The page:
Warning over social media event tickets printing fraud

Internet security experts have issued a warning to social media users attempting to dissuade them from sharing photos of their event tickets online. They claim fraudsters involved with counterfeit event tickets printing are using the photos to replicate and sell forged tickets.

Fraudsters have been searching social media sites for ticket photos before replicating the barcode. As a result the genuine ticket holder is unable to enter an event as the scammer has sold a fake ticket to another event-goer.

Ticket fraud comes in many forms, often with victims purchasing tickets online that never arrive, or that didn’t exist to begin with. 2015 saw online ticket fraud soar by a staggering 55%, with more than a fifth of the crimes initiated through Facebook. The statistic is just one that should shock social media users into being more careful with the content they share with the public.

Over £5m was lost as a result of ticket fraud last year, an increase of more than £3m from the year before. However, it is becoming frequently more common for victims to not report crimes of fraud, so the figures may in fact be higher.

The Rugby World Cup, which was held in the UK last year, reported record numbers of ticket fraud cases. Many victims have also been conned into buying fraudulent tickets for Premier League football matches and music festivals, gigs and concerts.

With major sporting events including UEFA Euro 2016 just round the corner Get Safe Online, the UK’s leading awareness resource which works to protect people, finances, devices and businesses from fraud, is encouraging people to be cautious when purchasing tickets. The organisation has advised people to only buy from a venue box office, official site or well-reputed reseller, such as Ticket Master or See Tickets.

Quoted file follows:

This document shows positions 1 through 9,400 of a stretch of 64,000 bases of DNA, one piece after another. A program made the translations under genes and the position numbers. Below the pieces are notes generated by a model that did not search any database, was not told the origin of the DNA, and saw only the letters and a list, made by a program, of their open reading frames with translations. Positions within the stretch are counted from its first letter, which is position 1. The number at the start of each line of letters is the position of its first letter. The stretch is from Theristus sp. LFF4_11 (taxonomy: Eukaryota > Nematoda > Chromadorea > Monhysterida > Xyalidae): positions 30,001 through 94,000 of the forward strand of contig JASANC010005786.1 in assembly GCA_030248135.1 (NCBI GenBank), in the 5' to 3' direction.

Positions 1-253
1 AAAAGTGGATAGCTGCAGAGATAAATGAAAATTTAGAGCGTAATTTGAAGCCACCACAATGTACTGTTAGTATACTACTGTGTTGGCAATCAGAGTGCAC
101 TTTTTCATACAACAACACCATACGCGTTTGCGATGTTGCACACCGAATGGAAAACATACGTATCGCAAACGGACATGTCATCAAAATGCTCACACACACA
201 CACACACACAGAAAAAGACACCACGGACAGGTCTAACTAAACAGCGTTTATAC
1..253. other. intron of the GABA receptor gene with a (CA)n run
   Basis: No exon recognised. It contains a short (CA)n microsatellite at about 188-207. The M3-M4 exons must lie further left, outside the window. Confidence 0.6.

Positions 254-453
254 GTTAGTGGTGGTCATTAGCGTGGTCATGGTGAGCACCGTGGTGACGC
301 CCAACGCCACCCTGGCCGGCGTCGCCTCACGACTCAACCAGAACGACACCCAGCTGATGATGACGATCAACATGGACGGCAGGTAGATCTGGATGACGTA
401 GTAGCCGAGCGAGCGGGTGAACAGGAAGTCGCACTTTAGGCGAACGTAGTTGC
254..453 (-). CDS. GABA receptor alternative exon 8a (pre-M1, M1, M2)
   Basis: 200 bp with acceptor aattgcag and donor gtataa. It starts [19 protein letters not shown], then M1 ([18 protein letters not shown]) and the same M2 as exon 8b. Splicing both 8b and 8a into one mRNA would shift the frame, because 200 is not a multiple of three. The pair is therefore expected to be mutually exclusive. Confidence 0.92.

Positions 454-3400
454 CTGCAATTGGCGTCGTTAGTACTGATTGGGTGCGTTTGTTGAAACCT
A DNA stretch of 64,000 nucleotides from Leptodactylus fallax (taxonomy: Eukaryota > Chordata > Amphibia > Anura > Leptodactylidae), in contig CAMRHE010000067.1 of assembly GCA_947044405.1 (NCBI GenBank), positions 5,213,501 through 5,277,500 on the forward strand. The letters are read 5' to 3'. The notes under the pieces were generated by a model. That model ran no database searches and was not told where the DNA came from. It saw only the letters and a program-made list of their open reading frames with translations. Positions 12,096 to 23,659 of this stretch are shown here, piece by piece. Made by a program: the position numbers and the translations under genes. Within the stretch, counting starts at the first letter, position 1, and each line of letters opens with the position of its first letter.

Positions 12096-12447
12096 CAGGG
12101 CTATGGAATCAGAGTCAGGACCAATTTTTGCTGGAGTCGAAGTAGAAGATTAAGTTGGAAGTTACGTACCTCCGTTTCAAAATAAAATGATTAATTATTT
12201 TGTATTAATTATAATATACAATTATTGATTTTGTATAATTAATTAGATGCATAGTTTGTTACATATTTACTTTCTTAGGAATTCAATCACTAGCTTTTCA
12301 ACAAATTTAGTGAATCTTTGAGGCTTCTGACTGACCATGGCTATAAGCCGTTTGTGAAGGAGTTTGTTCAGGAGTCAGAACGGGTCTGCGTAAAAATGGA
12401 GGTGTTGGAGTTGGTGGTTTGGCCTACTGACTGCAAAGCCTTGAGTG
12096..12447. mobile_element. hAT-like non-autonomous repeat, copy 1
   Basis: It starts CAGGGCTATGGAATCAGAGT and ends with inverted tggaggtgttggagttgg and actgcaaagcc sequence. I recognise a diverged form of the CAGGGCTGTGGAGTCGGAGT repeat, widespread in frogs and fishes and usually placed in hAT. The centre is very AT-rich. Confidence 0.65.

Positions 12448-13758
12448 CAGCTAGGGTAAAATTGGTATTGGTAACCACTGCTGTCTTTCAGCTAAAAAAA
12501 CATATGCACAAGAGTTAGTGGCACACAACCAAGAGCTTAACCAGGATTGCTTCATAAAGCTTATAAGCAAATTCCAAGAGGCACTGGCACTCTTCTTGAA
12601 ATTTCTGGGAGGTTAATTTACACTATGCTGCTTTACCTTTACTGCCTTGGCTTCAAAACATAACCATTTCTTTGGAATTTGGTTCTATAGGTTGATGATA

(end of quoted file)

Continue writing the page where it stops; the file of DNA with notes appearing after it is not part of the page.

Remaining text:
Tips for safely shopping for tickets online

  • Be wary of offers that may appear too good to be true, this could mean a site is selling counterfeit items
  • Do an internet search to check how trustworthy the site you are buying tickets from is, if other internet users have been scammed they will likely have shared their experiences online
  • Protect your payment details with a password, and never give out your PIN or online banking password
  • Make sure the link is safe before purchasing, the website address for a secure site will always begin with ‘https://‘

We are one of the UK’s leading suppliers of secure ticketing solutions. Get in touch to arrange a free consultation and find out more about how we can protect your event from ticket fraud.